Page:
[Twisted-Python] Hip-bone's connected to the...

Glyph Lefkowitz glyph at twistedmatrix.com
Fri Aug 3 14:05:56 EDT 2001

Thank you, kevin, for doing this write-up... I hope this feedback enables
you to keep going with it.

I'd highly encourage you to write some code though :)

On Thu, 2 Aug 2001, Kevin Turner wrote:

> Application (twisted.internet.main.Application):
> The overall container and entry point for your program as a whole.  The
> answer to the question "Uh, okay, now how do I start it?".  In addition
> to starting, it also handles shutdown, typically pickling itself to disk
> in the process.  And yes, that means that when you pickle.load an object
> from a twisted .spl file, an Application is what you are getting.

Now .tap file...

> When Applications are running, they typically have at least one Port
> (see below) listening for connections, as internet..Applications which
> don't communicate with anyone are less fun than dead puppies.  Ports
> are added with the .addPort() method, and the Application has them
> startListening as soon as it is run().

You may want to add the fact that they'll often have a Delayed as well.

> Port (twisted.internet.tcp.Port):

Your description of Ports is fairly accurate.

> Broker (twisted.spread.pb.Broker)
> Typically created by a pb.BrokerFactory, these broker between a

Or manually instantiated for use with a tcp.Client!

> connection (from the Port) and a pb.Service.  The services available to
> the broker are those which have been added to the BrokerFactory with its
> addService method.

> Service (twisted.spread.pb.Service)
> The service you are providing (XXX: a less vauge, circular description?)

No, sounds good -- I want to reinforce that these classes are what they
sound like :)

> is defined as a subclass of pb.Service (ex: web.ResourcePublisher).
> I expect the common usage is to only have no more than one instance
> of a given Service class, as it defines the service *as a whole*,
> and generally does not bother itself with the details of a request.
> Instead, Services are asked (through the broker) for Perspectives,
> through the getPerspectiveNamed method.

Might want to be a little clearer about the service doing the
authentication here...

> Perspective (twisted.spread.pb.Perspective)

> The reason the client is asking the server to perform a service is
> because the server is able to see and do things the client does not
> have access to.  That is, from the client's perspective, these things
> are not visible, but from the server's perspective, they're perfectly
> accessible.
> Enter one Perspective Broker.  Through the Perspective Broker, clients
> may have actions performed from the perspective of an object on the
> server.

I think it would make sense to explain references first, even though you
can't get to them without perspectives (because on the client, you have a
reference to a perspective); the notion of translating calls on references
into 'special' calls on instances is important for Perspective, Proxied,
Referenced, and Cached...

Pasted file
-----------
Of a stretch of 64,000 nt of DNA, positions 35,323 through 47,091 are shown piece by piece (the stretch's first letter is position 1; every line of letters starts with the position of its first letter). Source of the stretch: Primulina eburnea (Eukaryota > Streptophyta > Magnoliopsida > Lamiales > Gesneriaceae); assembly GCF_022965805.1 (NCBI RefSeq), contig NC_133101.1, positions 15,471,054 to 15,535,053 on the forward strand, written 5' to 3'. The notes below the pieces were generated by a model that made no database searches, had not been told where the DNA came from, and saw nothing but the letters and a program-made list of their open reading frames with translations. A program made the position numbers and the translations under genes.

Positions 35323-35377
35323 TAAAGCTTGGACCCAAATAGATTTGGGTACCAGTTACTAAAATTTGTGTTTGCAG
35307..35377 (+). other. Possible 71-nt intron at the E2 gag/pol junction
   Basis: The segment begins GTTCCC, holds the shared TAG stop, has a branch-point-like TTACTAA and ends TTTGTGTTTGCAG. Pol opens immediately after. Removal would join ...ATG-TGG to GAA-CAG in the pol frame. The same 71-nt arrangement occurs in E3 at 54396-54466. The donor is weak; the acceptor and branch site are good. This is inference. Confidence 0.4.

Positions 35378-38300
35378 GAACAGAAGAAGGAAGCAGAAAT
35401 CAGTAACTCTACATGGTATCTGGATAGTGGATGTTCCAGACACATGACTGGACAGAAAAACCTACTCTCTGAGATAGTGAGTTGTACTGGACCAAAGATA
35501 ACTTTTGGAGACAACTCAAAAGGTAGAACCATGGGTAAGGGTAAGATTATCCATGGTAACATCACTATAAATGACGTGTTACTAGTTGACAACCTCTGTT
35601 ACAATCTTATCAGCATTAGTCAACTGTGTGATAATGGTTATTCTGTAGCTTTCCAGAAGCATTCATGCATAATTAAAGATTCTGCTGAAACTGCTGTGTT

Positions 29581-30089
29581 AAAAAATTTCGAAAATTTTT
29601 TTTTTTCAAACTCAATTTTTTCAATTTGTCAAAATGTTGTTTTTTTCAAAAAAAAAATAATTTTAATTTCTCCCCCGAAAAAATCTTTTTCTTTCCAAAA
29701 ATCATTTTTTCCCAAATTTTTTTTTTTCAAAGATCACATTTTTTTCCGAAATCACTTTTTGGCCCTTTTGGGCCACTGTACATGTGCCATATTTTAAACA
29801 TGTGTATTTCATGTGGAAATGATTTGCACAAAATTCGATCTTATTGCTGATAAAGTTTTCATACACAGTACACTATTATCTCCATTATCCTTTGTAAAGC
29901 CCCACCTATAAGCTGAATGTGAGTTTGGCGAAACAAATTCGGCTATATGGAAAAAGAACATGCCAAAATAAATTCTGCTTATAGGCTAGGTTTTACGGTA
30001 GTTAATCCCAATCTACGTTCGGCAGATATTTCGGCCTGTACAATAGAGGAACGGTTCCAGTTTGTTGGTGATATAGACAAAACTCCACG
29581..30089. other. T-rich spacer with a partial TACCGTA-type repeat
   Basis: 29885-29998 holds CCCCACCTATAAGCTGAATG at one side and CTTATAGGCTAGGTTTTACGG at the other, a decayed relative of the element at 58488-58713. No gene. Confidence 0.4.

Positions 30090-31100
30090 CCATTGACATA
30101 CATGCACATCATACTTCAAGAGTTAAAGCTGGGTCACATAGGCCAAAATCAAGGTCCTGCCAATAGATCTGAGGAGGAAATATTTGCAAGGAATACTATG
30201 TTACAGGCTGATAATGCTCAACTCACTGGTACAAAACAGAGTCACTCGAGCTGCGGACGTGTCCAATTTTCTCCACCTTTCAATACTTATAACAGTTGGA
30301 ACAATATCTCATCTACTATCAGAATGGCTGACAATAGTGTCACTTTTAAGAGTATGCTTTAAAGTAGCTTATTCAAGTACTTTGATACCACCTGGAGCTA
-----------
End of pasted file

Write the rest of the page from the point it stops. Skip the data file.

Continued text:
Also don't talk so much about "client" and "server" when referring to the
perspective; this is objects-to-objects.

> These objects are instances of classes descended from pb.Perspective.
> If a client runs a method .foo() on a reference to such an object, the
> server will run the method .perspective_foo() on the instance on the
> server side.


> XXX: Examples would help loads.

# Here's one to get you started.
class Foo(pb.Perspective):
  def perspective_bar(self, baz):
    print 'received remote method call'

> Note: Since all commands over the broker happen asynchronously, the
> client cannot receive return values from a perspective_foo() method.

Yes it can, actually.  If you pass a keyword parameter 'pbcallback', that
callback will be invoked on the client when the return value is
received.  However, you can't get that as a return value from the .foo
call on the client (obviously).

> Referenced (twisted.spread.pb.Referenced)
> Since a Perspective object cannot pass data back to the client through
> return values, how does the client ever learn anything about what
> it's done through the broker?  If the client passes an object that is
> Referenced through to the perspective, then the perspective on the
> server side will be able to pass data to methods of the Referenced
> object.  A call to .foo() on the server's side will call .remote_foo()
> on the object in the client.  This works in much the same way as clients
> calling methods of Perspective objects.

Speaking in terms of client and server still doesn't make sense.  The
server can send Referenced instances to the client too.  And the lead-in
sentence is wrong anyway :)

Additionally, you can pass a reference in to the requestPerspective method
now, to provide an analogue for the "client" object that you'd send
messages to in many other protocols.

> Ports get added to Applications
> (a BrokerFactory is attached to the port)
> Services get added to BrokerFactories
> Perspectives are issued by Services

Proxies are issued by returning Proxied instances from Perspective methods
(or from Proxied methods)

Copies are made    [ditto]      Copied  [ditto]

Caches are like copies, but they maintain identity rather than being
re-sent each time. (optional)

> How does error notification work?

Similiarly to return-value notification.

  myReference.do(arg,arg,pbcallback=myCallback, pberrback=myErrorCallback)

All you get as an argument to the error callback is is a traceback or
error message string though.

> What naming conventions should application authors use?

Just stick to the Twisted coding standard and you'll be fine.

> Any other must-have pb classes?

Copied and Proxied are worth explaining.  Reference is crucial.  Cached is
interesting, but complex and you'll know if you need it.  Other things are

Hope this helps.

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